“Anyone who loves his father or mother more than me is not worthy of me; anyone who loves his son or daughter more than me is not worthy of me; and anyone who does not take his cross and follow me is not worthy of me. Whoever finds his life will lose it, and whoever loses his life for my sake will find it.

    “He who receives you receives me, and he who receives me receives the one who sent me. Anyone who receives a prophet because he is a prophet will receive a prophet’s reward, and anyone who receives a righteous man because he is a righteous man will receive a righteous man’s reward. And if anyone gives even a cup of cold water to one of these little ones because he is my disciple, I tell you the truth, he will certainly not lose his reward.”

    And the second passage is Mt 6″

    “Be careful not to do your ‘acts of righteousness’ before men, to be seen by them. If you do, you will have no reward from your Father in heaven.

    “So when you give to the needy, do not announce it with trumpets, as the hypocrites do in the synagogues and on the streets, to be honored by men. I tell you the truth, they have received their reward in full. But when you give to the needy, do not let your left hand know what your right hand is doing, 4so that your giving may be in secret. Then your Father, who sees what is done in secret, will reward you.

    “And when you pray, do not be like the hypocrites, for they love to pray standing in the synagogues and on the street corners to be seen by men. I tell you the truth, they have received their reward in full. 6But when you pray, go into your room, close the door and pray to your Father, who is unseen. Then your Father, who sees what is done in secret, will reward you. 7And when you pray, do not keep on babbling like pagans, for they think they will be heard because of their many words. 8Do not be like them, for your Father knows what you need before you ask him.

    “This, then, is how you should pray: ” ‘Our Father in heaven, hallowed be your name, your kingdom come, your will be done on earth as it is in heaven.
    Give us today our daily bread. Forgive us our debts, as we also have forgiven our debtors. And lead us not into temptation, but deliver us from the evil one.’ For if you forgive men when they sin against you, your heavenly Father will also forgive you. But if you do not forgive men their sins, your Father will not forgive your sins.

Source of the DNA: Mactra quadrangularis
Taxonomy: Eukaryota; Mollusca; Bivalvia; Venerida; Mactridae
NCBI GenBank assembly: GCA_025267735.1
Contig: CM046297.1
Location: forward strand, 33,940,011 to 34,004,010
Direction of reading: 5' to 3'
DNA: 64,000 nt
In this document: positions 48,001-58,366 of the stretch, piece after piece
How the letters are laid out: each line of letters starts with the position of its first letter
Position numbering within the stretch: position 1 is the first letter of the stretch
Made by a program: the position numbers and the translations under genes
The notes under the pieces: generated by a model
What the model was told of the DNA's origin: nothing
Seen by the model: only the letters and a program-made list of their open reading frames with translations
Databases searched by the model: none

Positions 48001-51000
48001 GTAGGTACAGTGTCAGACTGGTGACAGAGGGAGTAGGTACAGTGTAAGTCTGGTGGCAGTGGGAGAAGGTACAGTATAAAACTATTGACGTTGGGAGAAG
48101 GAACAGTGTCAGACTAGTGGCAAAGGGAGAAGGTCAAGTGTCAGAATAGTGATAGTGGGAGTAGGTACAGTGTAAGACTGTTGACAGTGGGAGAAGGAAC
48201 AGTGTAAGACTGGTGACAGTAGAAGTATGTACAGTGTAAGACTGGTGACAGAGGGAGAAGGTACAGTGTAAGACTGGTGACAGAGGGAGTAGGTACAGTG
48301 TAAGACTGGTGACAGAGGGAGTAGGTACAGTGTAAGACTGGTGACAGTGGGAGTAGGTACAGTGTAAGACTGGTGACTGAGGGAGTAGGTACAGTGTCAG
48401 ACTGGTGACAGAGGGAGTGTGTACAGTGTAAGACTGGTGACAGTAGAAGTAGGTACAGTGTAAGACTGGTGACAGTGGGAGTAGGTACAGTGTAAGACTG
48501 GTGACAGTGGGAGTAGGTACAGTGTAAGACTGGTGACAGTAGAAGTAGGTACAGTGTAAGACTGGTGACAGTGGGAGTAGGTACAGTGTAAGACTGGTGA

“When you fast, do not look somber as the hypocrites do, for they disfigure their faces to show men they are fasting. I tell you the truth, they have received their reward in full. But when you fast, put oil on your head and wash your face, so that it will not be obvious to men that you are fasting, but only to your Father, who is unseen; and your Father, who sees what is done in secret, will reward you.

    “Do not store up for yourselves treasures on earth, where moth and rust destroy, and where thieves break in and steal. But store up for yourselves treasures in heaven, where moth and rust do not destroy, and where thieves do not break in and steal. For where your treasure is, there your heart will be also.

    “The eye is the lamp of the body. If your eyes are good, your whole body will be full of light. But if your eyes are bad, your whole body will be full of darkness. If then the light within you is darkness, how great is that darkness!

    “No one can serve two masters. Either he will hate the one and love the other, or he will be devoted to the one and despise the other. You cannot serve both God and Money.

    “Therefore I tell you, do not worry about your life, what you will eat or drink; or about your body, what you will wear. Is not life more important than food, and the body more important than clothes? Look at the birds of the air; they do not sow or reap or store away in barns, and yet your heavenly Father feeds them. Are you not much more valuable than they? Who of you by worrying can add a single hour to his life?